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March 2011


Book review for:


Federal Suitability and Security Clearances



by William H. Henderson


For immediate Release:


Despite significant improvements in overall clearance processing times, many applicants still face long delays in obtaining a federal clearance. Incomplete data and problems involving fingerprint cards result in the rejection of 13.6% of contractor clearance applications. Investigations of clean cases and those involving only minor derogatory information are being completed in record time, but other cases continue to take several months or more. As overall investigation time has decreased, security adjudicators are demanding better quality. Department of Defense adjudication facilities return 20% of all completed clearance investigations to the Office of Personnel Management for additional work.


Government agencies and contractors continue to face shortages of cleared personnel in a broad range of programs and often depend on interim clearances to fill many positions that would otherwise remain vacant for months.But Government agencies decline to grant interim clearances to 20% to 30% of applicants.


Understanding the potentially disqualifying and mitigating conditions for federal clearances and how they affect case processing are critical to obtaining to best possible results in the shortest possible time. For most applicants the longer the process takes, the greater the possibility that clearance sponsorship will be withdrawn before a final clearance is granted.


Issue Mitigation Handbook begins with an explanation of the three major federal personnel security programs and why so many cases take substantially longer than the statistical averages published by Government agencies. It covers the various investigations and the adjudicative processes. The remainder of the text is devoted to a detailed discussion of all potentially disqualifying conditions and how most of those conditions can be mitigated for both interim and final clearances. The book’s back matter contains invaluable sample affidavits, as well as instructions and reference materials applicants never see until the final stages of an unfavorable clearance decision when there is little time to prepare a rebuttal or an appeal.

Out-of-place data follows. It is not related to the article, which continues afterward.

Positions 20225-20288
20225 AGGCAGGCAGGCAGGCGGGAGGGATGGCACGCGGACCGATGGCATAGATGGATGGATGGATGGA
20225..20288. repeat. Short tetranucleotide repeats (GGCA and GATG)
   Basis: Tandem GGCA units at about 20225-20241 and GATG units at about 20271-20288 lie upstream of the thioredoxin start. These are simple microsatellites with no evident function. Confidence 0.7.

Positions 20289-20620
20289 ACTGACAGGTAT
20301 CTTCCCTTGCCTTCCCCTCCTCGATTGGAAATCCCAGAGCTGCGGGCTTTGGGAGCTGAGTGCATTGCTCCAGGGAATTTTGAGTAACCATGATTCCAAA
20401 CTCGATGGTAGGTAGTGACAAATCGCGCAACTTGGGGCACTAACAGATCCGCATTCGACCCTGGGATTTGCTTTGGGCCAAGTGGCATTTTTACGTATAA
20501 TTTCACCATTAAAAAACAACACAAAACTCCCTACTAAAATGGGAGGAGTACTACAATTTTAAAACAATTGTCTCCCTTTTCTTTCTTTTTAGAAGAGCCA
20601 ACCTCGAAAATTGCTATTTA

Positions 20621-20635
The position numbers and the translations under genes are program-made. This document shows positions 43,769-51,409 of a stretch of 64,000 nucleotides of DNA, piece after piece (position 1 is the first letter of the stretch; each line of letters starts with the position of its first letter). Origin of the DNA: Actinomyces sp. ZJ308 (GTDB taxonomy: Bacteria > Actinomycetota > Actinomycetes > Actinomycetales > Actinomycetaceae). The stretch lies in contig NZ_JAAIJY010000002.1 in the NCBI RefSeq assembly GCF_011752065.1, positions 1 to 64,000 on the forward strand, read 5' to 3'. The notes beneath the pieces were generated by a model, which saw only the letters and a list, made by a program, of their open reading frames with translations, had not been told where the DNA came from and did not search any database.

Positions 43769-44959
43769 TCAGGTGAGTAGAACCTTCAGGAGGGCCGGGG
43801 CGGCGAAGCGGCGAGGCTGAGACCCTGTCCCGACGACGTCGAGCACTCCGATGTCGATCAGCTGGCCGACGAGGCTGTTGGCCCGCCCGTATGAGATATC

The author was a U.S. Army Counterintelligence Agent and a supervisory investigator with the Defense Security Service. He has applied his 35 years of experience in federal personnel security to produce a thoroughly researched book that is indispensable to all clearance applicants who have even the slightest doubt about the security implications of their past conduct or relationship to foreign nationals.

Last Post Publishing Presents for Review

A copy of your review to the address below will be appreciated:

Title: Federal Suitability and Security Clearances:  ISSUE MITIGATION HANDBOOK


Last Post Publishing
Attn: Editor
1120 Forest Avenue PMB 274
Author: William H. Henderson Pacific Grove, CA 93950
LCCN: 2011902983 Tel: 831-233-4340
ISBN: 978-0-9793466-3-7

Pages: 254
Price: $26.50
Pub date: 24 March 2011

Format: Trade Paperback (6" x 9")


June 2007

Book review for SECURITY CLEARANCE MANUAL: How To Reduce The Time It Takes To Get Your Government Clearance
by William H. Henderson.

For Immediate Release:

This is the first book that guides an applicant through the federal security clearance process with detailed instructions on how to complete the application form and comprehensive information on clearances, investigative standards, adjudicative criteria, and case examples. This book is a must for anyone applying (or reapplying) for a Department of Defense or Department of Energy security clearance, as well as those seeking other sensitive federal positions and those enlisting in the U.S. Armed Forces. Never before has this information been presented to the public or the military-industrial community in a single, comprehensive, easily understood publication.